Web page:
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Blake v. Dickinson

ILLINOIS APPELLATE COURT — FIRST DISTRICT (3RD DIVISION)


JULY 3, 1975.

SYLVESTER G. BLAKE, PLAINTIFF-APPELLANT,

v.

ALFRED M. DICKINSON, D/B/A DICKENS SUPER 100 AND ALSO D/B/A CLARK SERVICE STATION, ET AL., DEFENDANTS-APPELLEES.

APPEAL from the Circuit Court of Cook County; the Hon. LYLE E. LIPE, Judge, presiding.

MR. PRESIDING JUSTICE MCGLOON DELIVERED THE OPINION OF THE COURT:

On February 10, 1968, plaintiff, Sylvester Blake fell and was injured while purchasing gas and cigarettes at "Al Dickens Super 100" gas station located at 437 E. 39th Street in Chicago, Illinois. In his complaint plaintiff alleged, inter alia, that he was a business invitee who was injured when he slipped on ice covered with oil that had been allowed to form on defendants' premises due to defendants' negligence. Plaintiff brought suit against both the service station lessee-operator, Dickinson, and the oil company lessor, Clark Oil & Refining Corporation (hereinafter referred to as Clark). The jury returned a verdict of $15,000 in favor of plaintiff as to defendant Dickinson and a verdict against plaintiff as to defendant Clark. Subsequently, both plaintiff Blake and defendant Dickinson filed post-trial motions for judgments n.o.v. or in the alternative for new trials. In response to Dickinson's motion, the trial court ordered that judgment n.o.v. be entered in favor of Dickinson. The trial court further ordered that Blake's post-trial motion for judgment n.o.v. against Clark or in the alternative for a new trial be denied.

Plaintiff now appeals from the above orders of the trial court.

On appeal, plaintiff makes the following two contentions: (1) that there was sufficient evidence to support the jury's finding of negligence on the part of the lessee-operator, Dickinson, and (2) that the lessor, Clark, retained strict control over the maintenance and operation of the leased premises and therefore the jury verdict in favor of Clark was against the manifest weight of the evidence.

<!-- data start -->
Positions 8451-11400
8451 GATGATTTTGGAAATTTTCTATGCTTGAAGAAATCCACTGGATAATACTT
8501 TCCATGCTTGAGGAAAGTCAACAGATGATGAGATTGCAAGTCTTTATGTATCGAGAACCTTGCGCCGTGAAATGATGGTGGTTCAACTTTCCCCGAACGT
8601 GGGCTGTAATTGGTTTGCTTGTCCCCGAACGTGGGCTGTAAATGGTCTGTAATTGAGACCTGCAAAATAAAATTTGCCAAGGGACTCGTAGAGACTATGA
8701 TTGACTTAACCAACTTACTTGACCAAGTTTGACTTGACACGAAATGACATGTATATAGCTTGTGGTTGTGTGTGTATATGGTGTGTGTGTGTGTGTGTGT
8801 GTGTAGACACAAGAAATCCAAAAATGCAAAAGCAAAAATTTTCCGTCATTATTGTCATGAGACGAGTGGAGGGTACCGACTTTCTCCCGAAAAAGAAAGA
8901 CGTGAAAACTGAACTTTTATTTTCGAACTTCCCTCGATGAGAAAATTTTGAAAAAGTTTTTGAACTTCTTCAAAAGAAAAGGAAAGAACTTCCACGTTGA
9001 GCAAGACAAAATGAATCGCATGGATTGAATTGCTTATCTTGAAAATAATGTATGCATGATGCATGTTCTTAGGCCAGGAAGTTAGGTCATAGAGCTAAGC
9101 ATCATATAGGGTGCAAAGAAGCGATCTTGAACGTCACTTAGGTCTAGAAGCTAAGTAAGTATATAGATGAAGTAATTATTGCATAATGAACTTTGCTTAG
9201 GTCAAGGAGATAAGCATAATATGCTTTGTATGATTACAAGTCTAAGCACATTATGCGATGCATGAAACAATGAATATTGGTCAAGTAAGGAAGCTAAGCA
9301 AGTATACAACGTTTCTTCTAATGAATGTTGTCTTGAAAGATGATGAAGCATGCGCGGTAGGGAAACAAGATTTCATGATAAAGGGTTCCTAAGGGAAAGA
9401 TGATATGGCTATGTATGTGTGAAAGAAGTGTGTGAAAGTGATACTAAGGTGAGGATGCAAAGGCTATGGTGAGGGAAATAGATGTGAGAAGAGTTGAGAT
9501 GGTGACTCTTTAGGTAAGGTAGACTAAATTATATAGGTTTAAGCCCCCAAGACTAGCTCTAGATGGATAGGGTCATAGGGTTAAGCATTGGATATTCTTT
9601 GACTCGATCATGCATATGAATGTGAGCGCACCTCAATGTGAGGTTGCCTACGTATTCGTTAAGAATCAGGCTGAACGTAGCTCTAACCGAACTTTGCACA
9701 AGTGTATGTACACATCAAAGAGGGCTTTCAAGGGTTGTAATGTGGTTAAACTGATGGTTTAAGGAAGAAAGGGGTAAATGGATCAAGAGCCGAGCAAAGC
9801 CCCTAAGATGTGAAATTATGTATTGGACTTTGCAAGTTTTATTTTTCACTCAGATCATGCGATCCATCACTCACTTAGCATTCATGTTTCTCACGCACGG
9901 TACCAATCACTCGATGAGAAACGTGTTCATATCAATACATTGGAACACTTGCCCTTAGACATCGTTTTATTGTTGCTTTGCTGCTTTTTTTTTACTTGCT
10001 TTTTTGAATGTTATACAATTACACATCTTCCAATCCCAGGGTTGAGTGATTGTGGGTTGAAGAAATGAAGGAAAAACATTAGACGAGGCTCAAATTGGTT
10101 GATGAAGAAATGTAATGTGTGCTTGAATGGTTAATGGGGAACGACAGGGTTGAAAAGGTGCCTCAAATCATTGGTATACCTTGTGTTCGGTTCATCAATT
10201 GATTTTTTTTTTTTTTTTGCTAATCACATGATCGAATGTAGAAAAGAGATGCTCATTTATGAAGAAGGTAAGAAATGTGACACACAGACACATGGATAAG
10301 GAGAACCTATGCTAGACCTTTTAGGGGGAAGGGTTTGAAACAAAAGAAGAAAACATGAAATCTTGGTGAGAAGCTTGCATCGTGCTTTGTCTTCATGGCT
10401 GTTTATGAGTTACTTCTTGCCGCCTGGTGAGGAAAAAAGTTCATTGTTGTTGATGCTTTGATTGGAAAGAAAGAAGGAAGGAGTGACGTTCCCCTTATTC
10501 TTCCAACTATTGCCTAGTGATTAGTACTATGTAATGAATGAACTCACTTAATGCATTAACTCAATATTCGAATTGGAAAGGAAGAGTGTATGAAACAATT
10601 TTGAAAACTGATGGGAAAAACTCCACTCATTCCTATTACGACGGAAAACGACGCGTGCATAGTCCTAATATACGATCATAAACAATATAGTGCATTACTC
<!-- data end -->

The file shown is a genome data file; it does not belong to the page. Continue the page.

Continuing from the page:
We reverse in part, affirm in part and remand with directions.

The testimony adduced at trial concerning the condition of the premises (at 437 E. 39th Street) and the circumstances of plaintiff's fall is conflicting. Plaintiff testified that on February 10, 1968, he drove into the Clark Service Station located at 437 E. 39th Street to purchase gas and oil. After his vehicle was filled with gas, plaintiff remembered that he wanted to buy some cigarettes. Plaintiff further testified that as he was walking toward the gas station office to pay for the cigarettes, he slipped backwards on a patch of ice covered with oil, injuring his left knee. Plaintiff described the patch of ice as 2 or more feet long, a foot to a foot and a half wide, and between one-quarter and one-half inch thick. According to the plaintiff, there was a dirty color of oil on top of the ice and the ice was almost the same color as the ground. Plaintiff further indicated that it was freezing on the day in question and for several days prior thereto.

Plaintiff also testified that shortly after his fall, defendant Dickinson came over to him while he was still lying on the ground, and that at that time he told Dickinson about the fall and showed Dickinson the patch of ice covered with oil on which he had slipped. Plaintiff further testified that after the fall, his shoe, pants, and clothes were spotted with oil.

Defendant Dickinson testified that he could not remember if he had any conversation with Blake while Blake was lying on the ground immediately after the fall. Dickinson further testified that the next time he saw Blake was after the latter had gotten out of the hospital at which time Blake stated that he did not know why he had fallen. Blake denied such a conversation with Dickinson ever took place. Dickinson further testified that neither he nor any of his employees ever inspected the premises on February 10, 1968, after the occurrence.

At the time plaintiff fell, three attendants were on duty at the gas station. All three attendants testified that immediately after the fall they walked over to where plaintiff was lying and noticed nothing unusual about the area. They noticed no ice or snow on the ground. One of these attendants further testified that Blake, while lying on the ground, told him "I had a bum leg that gave away on me." Although Blake did not testify to having had the above conversation with the attendant, he did testify to prior injuries to both knees. Plaintiff sustained a slight injury to his left knee in 1959 and injuries to his right knee in 1959, 1963 and 1964.